The Relationship between Teachers and Students in Plato's Republic Analytical Essay by Nicky

The Relationship between Teachers and Students in Plato's Republic
An analysis of Plato's "Republic" and how it relates to the student-teacher relationship.
# 146868 | 1,416 words | 1 source | APA | 2010 | US
Published on Jan 21, 2011 in Education (Theory) , Literature (Greek and Roman) , Philosophy (Ancient Greek)

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The paper analysis Plato's "Republic," concentrating on examining how Plato's views and ideas on the student-teacher relationship are expressed and come to the forefront within the work. Amongst the aspects that the paper explores in relation to the "Republic" are: the nature of education, the role of teachers, the relationship between teachers and students and others. The writer also looks at the relevance of Plato's educational ideas to our time.

From the Paper:

"Plato as the preeminent student of Socrates has described the world in his Republic as a prima facie example of error and the embodiment of evil due to lack of knowledge and poor education and planning. In the book, Socrates as the protagonist enters into a lengthy discussion with some fellow travelers about the creation of a perfect State and the key roles that education and philosophy will play in that State. Socrates believes that the only perfect State will be one in which the philosopher rules, or at the very minimum, guides the rulers. However, Socrates hypothesizes that mankind is unable to see the whole truth due to their inability to grasp philosophy and have become at odds with the philosophers as a result; which makes the reality of the ideal State an impossible goal. Socrates' discourse casts mankind in the role of student and true philosophers in the role of teachers whose teachings are rejected and ridiculed by their students, much to their own detriment.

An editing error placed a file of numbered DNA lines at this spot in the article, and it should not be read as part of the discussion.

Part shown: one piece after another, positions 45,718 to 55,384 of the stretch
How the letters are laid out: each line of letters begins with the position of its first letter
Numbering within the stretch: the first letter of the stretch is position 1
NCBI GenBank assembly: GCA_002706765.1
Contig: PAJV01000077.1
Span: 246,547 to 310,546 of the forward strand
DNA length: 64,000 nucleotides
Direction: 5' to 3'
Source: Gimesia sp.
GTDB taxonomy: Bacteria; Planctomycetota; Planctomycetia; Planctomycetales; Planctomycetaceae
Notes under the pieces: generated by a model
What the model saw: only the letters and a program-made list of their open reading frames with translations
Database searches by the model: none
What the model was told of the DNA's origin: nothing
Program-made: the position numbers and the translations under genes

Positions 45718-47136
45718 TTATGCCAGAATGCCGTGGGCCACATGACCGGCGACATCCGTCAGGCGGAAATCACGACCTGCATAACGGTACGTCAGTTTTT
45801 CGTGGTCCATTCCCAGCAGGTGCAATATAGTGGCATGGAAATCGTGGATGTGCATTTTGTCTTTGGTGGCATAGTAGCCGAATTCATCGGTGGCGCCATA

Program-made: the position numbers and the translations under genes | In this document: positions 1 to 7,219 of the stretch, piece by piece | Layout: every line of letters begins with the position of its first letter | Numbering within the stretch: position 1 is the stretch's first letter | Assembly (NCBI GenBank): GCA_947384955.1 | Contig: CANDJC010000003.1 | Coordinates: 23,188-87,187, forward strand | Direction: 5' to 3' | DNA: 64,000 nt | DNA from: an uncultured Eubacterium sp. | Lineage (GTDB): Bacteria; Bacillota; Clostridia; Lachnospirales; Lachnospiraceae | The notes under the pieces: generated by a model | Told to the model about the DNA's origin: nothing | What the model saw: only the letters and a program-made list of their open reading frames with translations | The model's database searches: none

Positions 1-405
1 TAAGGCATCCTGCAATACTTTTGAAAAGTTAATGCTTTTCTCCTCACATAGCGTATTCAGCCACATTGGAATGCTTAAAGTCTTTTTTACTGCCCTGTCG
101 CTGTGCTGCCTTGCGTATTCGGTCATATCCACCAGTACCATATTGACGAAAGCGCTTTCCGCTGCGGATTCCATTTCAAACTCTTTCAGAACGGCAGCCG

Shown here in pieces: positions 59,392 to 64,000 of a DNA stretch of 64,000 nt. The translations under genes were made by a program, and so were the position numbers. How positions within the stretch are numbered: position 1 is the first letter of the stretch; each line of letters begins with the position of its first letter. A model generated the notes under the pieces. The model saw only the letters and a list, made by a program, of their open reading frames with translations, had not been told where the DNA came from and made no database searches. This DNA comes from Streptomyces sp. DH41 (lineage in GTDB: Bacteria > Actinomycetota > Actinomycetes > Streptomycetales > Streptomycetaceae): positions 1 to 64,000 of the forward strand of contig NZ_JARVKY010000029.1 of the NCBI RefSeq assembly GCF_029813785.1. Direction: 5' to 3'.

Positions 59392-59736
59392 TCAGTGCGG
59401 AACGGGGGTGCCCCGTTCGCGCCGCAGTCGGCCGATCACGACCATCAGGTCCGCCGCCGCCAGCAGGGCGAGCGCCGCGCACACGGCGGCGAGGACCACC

"As a more specific example, in Book I, the tale of Socrates visiting with Cephalus casts Socrates in the role of student and Cephalus as teacher when Socrates asked the aged Cephalus about the truth of aging. Cephalus reports that while many of his peers complain of the good things in life having passed them by, he does not view it as so and that it is truly the result of their characters and tempers, that calm and happy men will barely notice the pressure of age, but men of contrary disposition feel the pressure of youth as well. Cephalus' response is the first of the theme that teachers are responsible for shaping their students' characters and that the students' entire outlook on life will be greatly affected by their teachings."

Sample of Sources Used:

  • Plato. (360 BCE). The Republic. Jowett, B. (Trans.) Retrieved February 11, 2009 from Massachusetts Institute of Technology Web site:

Cite this Analytical Essay:

APA Format

The Relationship between Teachers and Students in Plato's Republic (2011, January 21) Retrieved March 03, 2024, from

MLA Format

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